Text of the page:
suspended only in the office where he is alleged to have committed the acts with which he has been
charged. Thus, it has been held that the use of the word office would indicate that it applies to any
office which the officer charged may be holding, and not only the particular office under which he
stands accused.
Santiago has not yet been convicted of the alleged crime, can she still be suspended?
The law does not require that the guilt of the accused must be established in a pre-suspension
proceeding before trial on the merits proceeds. Neither does it contemplate a proceeding to
determine (1) the strength of the evidence of culpability against him, (2) the gravity of the offense
charged, or (3) whether or not his continuance in office could influence the witnesses or pose a
threat to the safety and integrity of the records another evidence before the court could have a valid
basis in decreeing preventive suspension pending the trial of the case. All it secures to the accused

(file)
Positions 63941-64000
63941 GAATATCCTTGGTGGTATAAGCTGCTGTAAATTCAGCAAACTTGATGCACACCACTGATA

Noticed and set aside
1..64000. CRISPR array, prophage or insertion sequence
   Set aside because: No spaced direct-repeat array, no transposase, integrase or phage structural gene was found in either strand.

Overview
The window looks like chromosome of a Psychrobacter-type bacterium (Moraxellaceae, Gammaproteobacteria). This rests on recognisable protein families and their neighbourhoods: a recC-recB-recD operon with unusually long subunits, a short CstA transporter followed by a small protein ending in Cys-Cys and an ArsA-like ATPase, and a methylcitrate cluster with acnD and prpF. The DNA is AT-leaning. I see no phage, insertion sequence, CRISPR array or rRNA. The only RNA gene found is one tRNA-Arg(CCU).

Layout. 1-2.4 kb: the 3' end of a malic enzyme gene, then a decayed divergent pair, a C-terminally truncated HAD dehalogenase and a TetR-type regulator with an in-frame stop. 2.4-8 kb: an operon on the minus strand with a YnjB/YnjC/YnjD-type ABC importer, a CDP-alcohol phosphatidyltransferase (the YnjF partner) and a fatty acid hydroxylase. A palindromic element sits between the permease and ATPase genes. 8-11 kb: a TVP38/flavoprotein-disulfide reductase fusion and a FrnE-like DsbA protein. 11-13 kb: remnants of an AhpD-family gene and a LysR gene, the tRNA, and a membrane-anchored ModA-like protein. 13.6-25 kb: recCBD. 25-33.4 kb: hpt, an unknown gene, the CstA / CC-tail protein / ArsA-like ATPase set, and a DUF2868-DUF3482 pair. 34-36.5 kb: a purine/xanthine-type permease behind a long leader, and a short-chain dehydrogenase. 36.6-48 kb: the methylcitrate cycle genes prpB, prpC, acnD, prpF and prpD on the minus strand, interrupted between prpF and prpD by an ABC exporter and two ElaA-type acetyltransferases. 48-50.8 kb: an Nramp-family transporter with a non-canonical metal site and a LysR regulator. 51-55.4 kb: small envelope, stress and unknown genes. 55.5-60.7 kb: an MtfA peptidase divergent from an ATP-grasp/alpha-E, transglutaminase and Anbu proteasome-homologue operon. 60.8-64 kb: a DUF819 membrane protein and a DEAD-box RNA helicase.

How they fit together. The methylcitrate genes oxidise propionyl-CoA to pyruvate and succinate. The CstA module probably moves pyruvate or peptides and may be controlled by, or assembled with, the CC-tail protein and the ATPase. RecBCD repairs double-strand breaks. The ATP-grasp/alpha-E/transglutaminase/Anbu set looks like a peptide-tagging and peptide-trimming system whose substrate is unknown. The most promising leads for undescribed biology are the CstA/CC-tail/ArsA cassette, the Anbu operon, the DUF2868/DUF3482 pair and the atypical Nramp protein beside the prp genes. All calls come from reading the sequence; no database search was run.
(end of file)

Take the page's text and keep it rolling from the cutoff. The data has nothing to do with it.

is adequate opportunity to challenge the validity or regularity of the proceedings against him, such
as, that he has not been afforded the right to due preliminary investigation, that the acts imputed to
him do not constitute a specific crime warranting his mandatory suspension from office under
Section 13 of Republic Act No. 3019, or that the information is subject to quashal on any of the
grounds set out in Section 3, Rule 117, of the Revised Rules on Criminal procedure.

Subject: Constitutional Law 1

Topic: Ombudsman

Title: Baluyot vs Honzalga G.R. No. 136374 February 9, 2000

Facts:

During a spot audit conducted on March 21, 1977 by a team of auditors from the Philippine National Red
Cross (PNRC) headquarters, a cash shortage of P154,350.13 was discovered in the funds of its Bohol
chapter. The chapter administrator, Francisca S. Baluyot, was held accountable for the shortage.
Thereafter, on January 8, 1998, private respondent Paul E. Holganza, in his capacity as a member of the
board of directors of the Bohol chapter, filed an affidavit-complaint1 before the Office of the Ombudsman
charging petitioner of malversation under Article 217 of the Revised Penal Code. However, upon
recommendation Anna Marie P. Militante, Graft Investigation Officer I, an administrative docket for
dishonesty was also opened against Baluyot.
On February 6, 1998, public respondent issued an Order requiring Baluyot to file her counter-affidavit to
the charges of malversation and dishonesty within ten days from notice, with a warning that her failure to